Moscow wants answers on lawyer in U.S.
Official says such cases have become a ‘habit’ after indictment of Veselnitskaya
MOSCOW: Moscow Friday criticized the U.S. indictment of Russian lawyer Natalia Veselnitskaya who met with officials from Donald Trump’s election campaign in 2016, demanding Washington explain the charges against her.
“We expect a clear and articulate explanation from Washington” of the charges, Foreign Ministry spokeswoman Maria Zakharova told reporters, adding that “criminal cases based on unclear claims” against Russians in the U.S. have become a “habit” for U.S. justice.
Zakharova said it seemed like Washington was out for “revenge” against Veselnitskaya, who is at the center of the Russia scandal rocking the U.S. presidency, after she met with Donald Trump Jr., who was seeking to get information on the Hillary Clinton campaign.
Donald Jr. said nothing came of the meeting as it was focused on adoptions of Russian orphans.
Veselnitskaya denied meddling in election issues and said the meeting was a waste of time.
The indictment this week said Veselnitskaya had fabricated evidence in a 2013 case filed in the U.S. against Russian firm Prevezon holdings, which was allegedly involved in a $230 million tax fraud scheme in Moscow exposed by crusading lawyer Sergei Magnitsky.
Magnitsky was arrested and died in pretrial detention in 2009 of untreated health issues, his case later inspiring the U.S. Magnitsky Act intended to blacklist Russian officials implicated in human rights abuses.
Veselnitskaya’s indictment is, at least on the surface, unrelated to the probe into alleged collusion between the Trump campaign and Russia ahead of his 2016 victory over Clinton in the presidential election.
She also dismissed suggestions that an American arrested in Moscow on suspicion of spying could be used in a prisoner swap for a Russian held in the United States.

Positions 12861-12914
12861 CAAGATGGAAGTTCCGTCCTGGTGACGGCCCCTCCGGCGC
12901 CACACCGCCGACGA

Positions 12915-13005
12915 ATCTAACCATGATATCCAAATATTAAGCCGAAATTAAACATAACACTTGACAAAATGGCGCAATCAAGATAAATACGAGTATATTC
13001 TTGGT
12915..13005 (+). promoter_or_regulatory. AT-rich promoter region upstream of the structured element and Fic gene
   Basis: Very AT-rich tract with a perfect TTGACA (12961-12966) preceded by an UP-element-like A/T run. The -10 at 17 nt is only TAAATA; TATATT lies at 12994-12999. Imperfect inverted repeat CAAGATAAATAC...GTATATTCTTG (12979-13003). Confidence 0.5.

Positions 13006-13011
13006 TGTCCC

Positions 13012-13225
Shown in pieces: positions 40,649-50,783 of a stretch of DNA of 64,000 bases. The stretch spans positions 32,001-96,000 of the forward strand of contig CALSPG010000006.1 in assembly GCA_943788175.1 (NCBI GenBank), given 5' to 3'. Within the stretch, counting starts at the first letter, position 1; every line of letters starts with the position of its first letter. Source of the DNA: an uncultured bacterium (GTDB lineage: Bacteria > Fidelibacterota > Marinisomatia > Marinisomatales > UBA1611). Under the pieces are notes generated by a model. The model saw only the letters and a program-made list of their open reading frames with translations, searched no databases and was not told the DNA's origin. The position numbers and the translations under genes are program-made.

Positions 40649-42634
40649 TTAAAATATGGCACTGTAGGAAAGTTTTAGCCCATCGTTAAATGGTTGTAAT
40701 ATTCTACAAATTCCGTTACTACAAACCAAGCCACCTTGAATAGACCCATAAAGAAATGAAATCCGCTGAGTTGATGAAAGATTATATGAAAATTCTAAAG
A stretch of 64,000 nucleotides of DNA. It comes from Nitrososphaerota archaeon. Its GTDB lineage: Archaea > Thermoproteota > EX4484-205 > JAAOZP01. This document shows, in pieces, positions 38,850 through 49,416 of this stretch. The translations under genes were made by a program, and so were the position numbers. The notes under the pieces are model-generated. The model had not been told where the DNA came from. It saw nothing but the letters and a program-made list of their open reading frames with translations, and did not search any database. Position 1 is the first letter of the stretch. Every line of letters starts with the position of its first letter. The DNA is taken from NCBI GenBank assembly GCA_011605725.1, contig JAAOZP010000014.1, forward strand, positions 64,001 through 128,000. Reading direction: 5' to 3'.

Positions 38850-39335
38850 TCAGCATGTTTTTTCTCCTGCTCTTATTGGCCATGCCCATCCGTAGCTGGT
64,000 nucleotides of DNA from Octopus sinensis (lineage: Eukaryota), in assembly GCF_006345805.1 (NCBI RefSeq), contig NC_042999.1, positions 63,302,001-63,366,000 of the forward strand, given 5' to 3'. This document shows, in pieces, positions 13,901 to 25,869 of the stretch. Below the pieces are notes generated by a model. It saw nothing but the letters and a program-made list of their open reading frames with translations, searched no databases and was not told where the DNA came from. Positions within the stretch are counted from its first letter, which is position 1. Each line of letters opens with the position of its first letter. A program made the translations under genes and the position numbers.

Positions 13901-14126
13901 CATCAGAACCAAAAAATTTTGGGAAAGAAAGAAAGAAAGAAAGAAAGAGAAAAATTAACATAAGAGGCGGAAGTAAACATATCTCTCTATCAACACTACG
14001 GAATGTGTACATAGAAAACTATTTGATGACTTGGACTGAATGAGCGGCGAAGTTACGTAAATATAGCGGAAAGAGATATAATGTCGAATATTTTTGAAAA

Paul Whelan, a former U.S. Marine, was arrested in Moscow last month on suspicion of spying.
Whelan’s arrest raised speculation that he could be swapped for one of the Russians held in the U.S. such as gun rights activist Maria Butina, who has pleaded guilty to acting as a foreign agent in the U.S.
Zakharova condemned British plans to open military bases in Southeast Asia and the Caribbean and said Russia stood ready to take retaliatory measures if its own interests or those of its allies were threatened.
British Defense Minister Gavin Williamson told the Sunday Telegraph newspaper last month that London was working on plans to build two new foreign bases “within the next couple of years” after it left the EU. He did not specify where the bases might be built, but the newspaper reported that options included Singapore or Brunei near the South China Sea and Montserrat or Guyana in the Caribbean.
Zakharova described Williamson’s comments as baffling and warned such plans could destabilize world affairs. “Of course, Britain like any other country is independent when it comes to its military construction plans. But against the backdrop of overall rising military and political tensions in the world … statements about the desire to build up its military presence in third countries are counterproductive, destabilizing and possibly of a provocational nature,” she said.
“In the event of any measures that pose a threat to Russia’s security or that of its allies our country reserves the right to take appropriate retaliatory measures.”
Russia has military bases in several countries across the former Soviet Union and operates military facilities in Syria. It has spoken of reopening Soviet-era bases in Cuba and Vietnam. – Agencies